The Joy of
Programming
Writing a One-line, Useful and                                                                     ...
Upcoming SlideShare
Loading in …5
×

17 Jo P May 08

303 views
268 views

Published on

Published in: Technology, Economy & Finance
0 Comments
0 Likes
Statistics
Notes
  • Be the first to comment

  • Be the first to like this

No Downloads
Views
Total views
303
On SlideShare
0
From Embeds
0
Number of Embeds
2
Actions
Shares
0
Downloads
4
Comments
0
Likes
0
Embeds 0
No embeds

No notes for slide

17 Jo P May 08

  1. 1. The Joy of Programming Writing a One-line, Useful and S.G. GaneSh Obfuscated Program! In this column, we’ll see an obfuscated code and then discover how to make sense of the program. You’ll be surprised that this one-line obfuscated program provides a very useful function. I n March 2007, we covered the basics of code Step 1: From the rightmost digit, take every even digit and obfuscation. For those who missed reading it, multiply that digit by 2. If the resulting number is greater obfuscation is, “The art of concealing the meaning of than 9 (that is, a double digit), add the two digits and communication by making it more confusing and harder store the result back in that digit’s place. Step 2: Add all to interpret.” Here is an obfuscated (almost) one-line the digits. Step 3: Check if the last digit of the resulting program. Can you decipher it and find out what it does? sum is 0 (i.e., is it divisible by 10). If so, the given number has a valid checksum. Try out an example to see how it main(int c,char**v){c=0;int n,i=(strlen(v[1])- works or refer to en.wikipedia.org/wiki/Luhn_algorithm 1);while(i>=0){n=v[1][i]-’0’;if(!(i%2))n=(n>4)?(n*2%10)+1: for more details. n*2;c+=n;i--;}return((c%10)==0);} The following is the de-obfuscated code for this program: Okay, it is difficult, so let me help you and explain what it does. This program checks if your credit card int main(int argc, char**argv) { number is valid or not! No, I am not kidding, it is true; int argc = 0; just give your credit card number as the argument to the const char *str = argv[1]; executable and if it returns 1, the given number is valid, for(int i = (strlen(str) -1); i >= 0; i--) { else it isn’t. Assume that the file name of the program int curr_digit = str[i] - ‘0’; is obfus.oneline.c. Compile it using your favourite C if((i%2) == 0) { /* Step I */ compiler. Run it and give your credit card number as the curr_digit *= 2; argument. If the program returns 1, the card number is if(curr_digit > 9) valid, else the credit card number is fake (invalid). The curr_digit = (curr_digit % 10) following is an example: + 1; } bash-2.05$ cc -w obfus.oneline.c sum += curr_digit; /* Step II */ bash-2.05$ ./a.out 4483591407021598; echo $? } 0 return ((sum % 10) == 0); /* Step III */ bash-2.05$ ./a.out 4483591407021597; echo $? } 1 bash-2.05$ The program is simple and self-explanatory; note that this program does not have error-checking and makes The number 4483591407021598 is not a credit card assumptions such as—an argument is always passed to the number; the number 4483591407021597 is possibly a program, arg is a number, etc. If you can retrace the steps correct card number. Now, how does this program work? from this program and reduce it to as small as possible, This program implements the Luhn algorithm for you’ll get the one-line program that does the same thing. I checking the checksum of a given number. This is the hope you’ll enjoy trying out this program! algorithm used by credit card and other numbers given by government organisations for first level validity checks. This initial check is to weed out any randomly- S.G. Ganesh is a research engineer at Siemens (Corporate generated numbers and do further processing on Technology). His latest book is “60 Tips on Object Oriented numbers that are valid. Programming”, published by Tata McGraw-Hill in December The algorithm is actually simple. It has three steps. last year. You can reach him at sgganesh@gmail.com. 110 may 2008 | LINUX For yoU | www.openITis.com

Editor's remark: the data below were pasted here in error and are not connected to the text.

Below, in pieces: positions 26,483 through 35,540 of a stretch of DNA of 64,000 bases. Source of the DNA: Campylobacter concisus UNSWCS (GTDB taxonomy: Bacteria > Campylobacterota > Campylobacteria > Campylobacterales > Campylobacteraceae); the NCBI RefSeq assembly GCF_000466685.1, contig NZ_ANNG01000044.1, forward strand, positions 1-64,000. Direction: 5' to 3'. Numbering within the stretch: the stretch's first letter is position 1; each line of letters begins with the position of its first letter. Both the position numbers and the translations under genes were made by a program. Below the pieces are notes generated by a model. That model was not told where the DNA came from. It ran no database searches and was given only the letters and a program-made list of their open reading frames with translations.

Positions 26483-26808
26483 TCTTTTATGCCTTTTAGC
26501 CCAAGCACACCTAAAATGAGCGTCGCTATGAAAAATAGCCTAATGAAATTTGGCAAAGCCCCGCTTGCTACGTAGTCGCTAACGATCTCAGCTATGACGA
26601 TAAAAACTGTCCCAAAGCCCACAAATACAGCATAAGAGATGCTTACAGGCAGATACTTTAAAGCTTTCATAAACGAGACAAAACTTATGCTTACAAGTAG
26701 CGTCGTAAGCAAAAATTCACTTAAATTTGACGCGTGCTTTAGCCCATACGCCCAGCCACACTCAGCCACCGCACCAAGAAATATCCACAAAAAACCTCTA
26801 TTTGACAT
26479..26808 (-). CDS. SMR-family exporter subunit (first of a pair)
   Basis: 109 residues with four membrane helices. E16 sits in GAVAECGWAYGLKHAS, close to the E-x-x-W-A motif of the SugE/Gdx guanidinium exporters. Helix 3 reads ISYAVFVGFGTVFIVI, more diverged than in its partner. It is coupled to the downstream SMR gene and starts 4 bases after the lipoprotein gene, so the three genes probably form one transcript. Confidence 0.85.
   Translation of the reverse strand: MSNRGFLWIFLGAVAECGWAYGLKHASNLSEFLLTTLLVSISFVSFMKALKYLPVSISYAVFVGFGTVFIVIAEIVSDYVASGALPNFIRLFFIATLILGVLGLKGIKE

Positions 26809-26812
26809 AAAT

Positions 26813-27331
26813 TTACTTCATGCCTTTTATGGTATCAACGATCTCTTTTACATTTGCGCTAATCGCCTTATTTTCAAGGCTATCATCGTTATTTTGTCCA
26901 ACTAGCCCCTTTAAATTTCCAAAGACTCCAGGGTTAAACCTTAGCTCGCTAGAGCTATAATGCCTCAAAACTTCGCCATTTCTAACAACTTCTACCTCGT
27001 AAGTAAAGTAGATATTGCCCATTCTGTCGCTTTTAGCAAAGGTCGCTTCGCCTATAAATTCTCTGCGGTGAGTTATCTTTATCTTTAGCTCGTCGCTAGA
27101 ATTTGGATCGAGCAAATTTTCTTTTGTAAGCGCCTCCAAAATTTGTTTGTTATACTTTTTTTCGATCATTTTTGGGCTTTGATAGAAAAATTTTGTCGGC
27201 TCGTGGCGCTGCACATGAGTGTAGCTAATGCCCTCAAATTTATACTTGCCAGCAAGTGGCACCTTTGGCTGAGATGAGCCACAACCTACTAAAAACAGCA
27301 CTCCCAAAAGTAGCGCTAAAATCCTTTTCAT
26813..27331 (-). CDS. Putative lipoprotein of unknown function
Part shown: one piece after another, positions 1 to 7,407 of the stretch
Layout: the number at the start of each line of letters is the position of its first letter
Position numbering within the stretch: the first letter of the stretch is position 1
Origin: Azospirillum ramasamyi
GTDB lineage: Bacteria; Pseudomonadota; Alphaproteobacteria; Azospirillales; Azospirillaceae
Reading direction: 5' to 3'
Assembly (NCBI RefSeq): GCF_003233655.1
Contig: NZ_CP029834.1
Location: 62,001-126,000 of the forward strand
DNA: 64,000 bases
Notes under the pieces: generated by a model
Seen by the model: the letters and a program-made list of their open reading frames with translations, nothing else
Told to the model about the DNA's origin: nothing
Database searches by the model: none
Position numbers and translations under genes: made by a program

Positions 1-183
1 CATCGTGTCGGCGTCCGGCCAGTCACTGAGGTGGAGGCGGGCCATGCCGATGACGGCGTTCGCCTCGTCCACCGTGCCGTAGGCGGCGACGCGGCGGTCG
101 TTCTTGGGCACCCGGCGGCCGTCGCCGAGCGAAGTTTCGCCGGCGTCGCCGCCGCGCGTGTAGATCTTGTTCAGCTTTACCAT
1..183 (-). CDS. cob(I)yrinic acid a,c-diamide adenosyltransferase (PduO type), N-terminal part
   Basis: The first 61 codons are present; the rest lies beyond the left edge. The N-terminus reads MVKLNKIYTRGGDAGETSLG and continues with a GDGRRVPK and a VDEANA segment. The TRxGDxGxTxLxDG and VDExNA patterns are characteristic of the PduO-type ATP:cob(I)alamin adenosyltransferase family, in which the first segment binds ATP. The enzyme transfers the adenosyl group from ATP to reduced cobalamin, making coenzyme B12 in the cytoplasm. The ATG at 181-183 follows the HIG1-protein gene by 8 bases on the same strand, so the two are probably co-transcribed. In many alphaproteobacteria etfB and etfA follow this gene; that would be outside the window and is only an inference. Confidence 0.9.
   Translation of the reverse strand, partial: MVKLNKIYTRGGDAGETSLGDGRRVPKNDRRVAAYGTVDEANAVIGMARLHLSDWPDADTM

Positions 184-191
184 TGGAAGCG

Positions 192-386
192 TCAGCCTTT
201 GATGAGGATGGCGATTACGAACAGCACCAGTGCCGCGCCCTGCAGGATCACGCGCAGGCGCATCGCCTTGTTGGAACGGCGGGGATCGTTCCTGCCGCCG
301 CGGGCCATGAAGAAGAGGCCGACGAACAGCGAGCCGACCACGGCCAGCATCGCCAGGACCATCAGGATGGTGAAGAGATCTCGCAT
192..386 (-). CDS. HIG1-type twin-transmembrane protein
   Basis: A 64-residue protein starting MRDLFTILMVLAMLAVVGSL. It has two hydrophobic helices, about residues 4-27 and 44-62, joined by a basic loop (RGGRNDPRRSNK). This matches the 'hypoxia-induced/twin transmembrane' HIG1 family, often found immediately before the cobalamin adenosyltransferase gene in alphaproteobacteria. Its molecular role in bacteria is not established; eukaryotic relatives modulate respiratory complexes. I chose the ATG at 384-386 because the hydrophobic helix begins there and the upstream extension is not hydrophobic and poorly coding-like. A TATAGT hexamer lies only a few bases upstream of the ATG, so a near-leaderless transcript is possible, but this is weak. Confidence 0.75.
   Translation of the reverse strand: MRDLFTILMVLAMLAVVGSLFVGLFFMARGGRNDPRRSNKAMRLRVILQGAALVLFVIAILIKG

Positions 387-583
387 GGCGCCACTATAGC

×